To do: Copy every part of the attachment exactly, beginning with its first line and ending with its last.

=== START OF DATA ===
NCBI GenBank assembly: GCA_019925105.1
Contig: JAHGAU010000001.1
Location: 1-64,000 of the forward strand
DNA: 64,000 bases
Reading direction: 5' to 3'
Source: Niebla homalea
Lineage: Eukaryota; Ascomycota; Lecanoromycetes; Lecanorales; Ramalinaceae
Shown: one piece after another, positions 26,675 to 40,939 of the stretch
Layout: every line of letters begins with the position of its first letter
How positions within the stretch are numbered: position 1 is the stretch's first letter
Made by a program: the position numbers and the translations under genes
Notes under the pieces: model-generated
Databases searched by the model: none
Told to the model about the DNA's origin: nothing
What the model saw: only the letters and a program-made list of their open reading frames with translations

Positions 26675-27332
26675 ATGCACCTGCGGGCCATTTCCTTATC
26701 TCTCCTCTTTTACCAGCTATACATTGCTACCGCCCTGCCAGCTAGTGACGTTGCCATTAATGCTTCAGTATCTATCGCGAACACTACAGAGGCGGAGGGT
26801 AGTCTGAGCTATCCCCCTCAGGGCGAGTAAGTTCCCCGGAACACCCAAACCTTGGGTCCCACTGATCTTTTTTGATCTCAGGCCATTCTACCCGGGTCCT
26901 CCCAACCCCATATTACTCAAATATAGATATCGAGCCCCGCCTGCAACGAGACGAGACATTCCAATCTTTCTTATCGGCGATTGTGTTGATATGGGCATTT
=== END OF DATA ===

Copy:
NCBI GenBank assembly: GCA_019925105.1
Contig: JAHGAU010000001.1
Location: 1-64,000 of the forward strand
DNA: 64,000 bases
Reading direction: 5' to 3'
Source: Niebla homalea
Lineage: Eukaryota; Ascomycota; Lecanoromycetes; Lecanorales; Ramalinaceae
Shown: one piece after another, positions 26,675 to 40,939 of the stretch
Layout: every line of letters begins with the position of its first letter
How positions within the stretch are numbered: position 1 is the stretch's first letter
Made by a program: the position numbers and the translations under genes
Notes under the pieces: model-generated
Databases searched by the model: none
Told to the model about the DNA's origin: nothing
What the model saw: only the letters and a program-made list of their open reading frames with translations

Positions 26675-27332
26675 ATGCACCTGCGGGCCATTTCCTTATC
26701 TCTCCTCTTTTACCAGCTATACATTGCTACCGCCCTGCCAGCTAGTGACGTTGCCATTAATGCTTCAGTATCTATCGCGAACACTACAGAGGCGGAGGGT
26801 AGTCTGAGCTATCCCCCTCAGGGCGAGTAAGTTCCCCGGAACACCCAAACCTTGGGTCCCACTGATCTTTTTTGATCTCAGGCCATTCTACCCGGGTCCT
26901 CCCAACCCCATATTACTCAAATATAGATATCGAGCCCCGCCTGCAACGAGACGAGACATTCCAATCTTTCTTATCGGCGATTGTGTTGATATGGGCATTT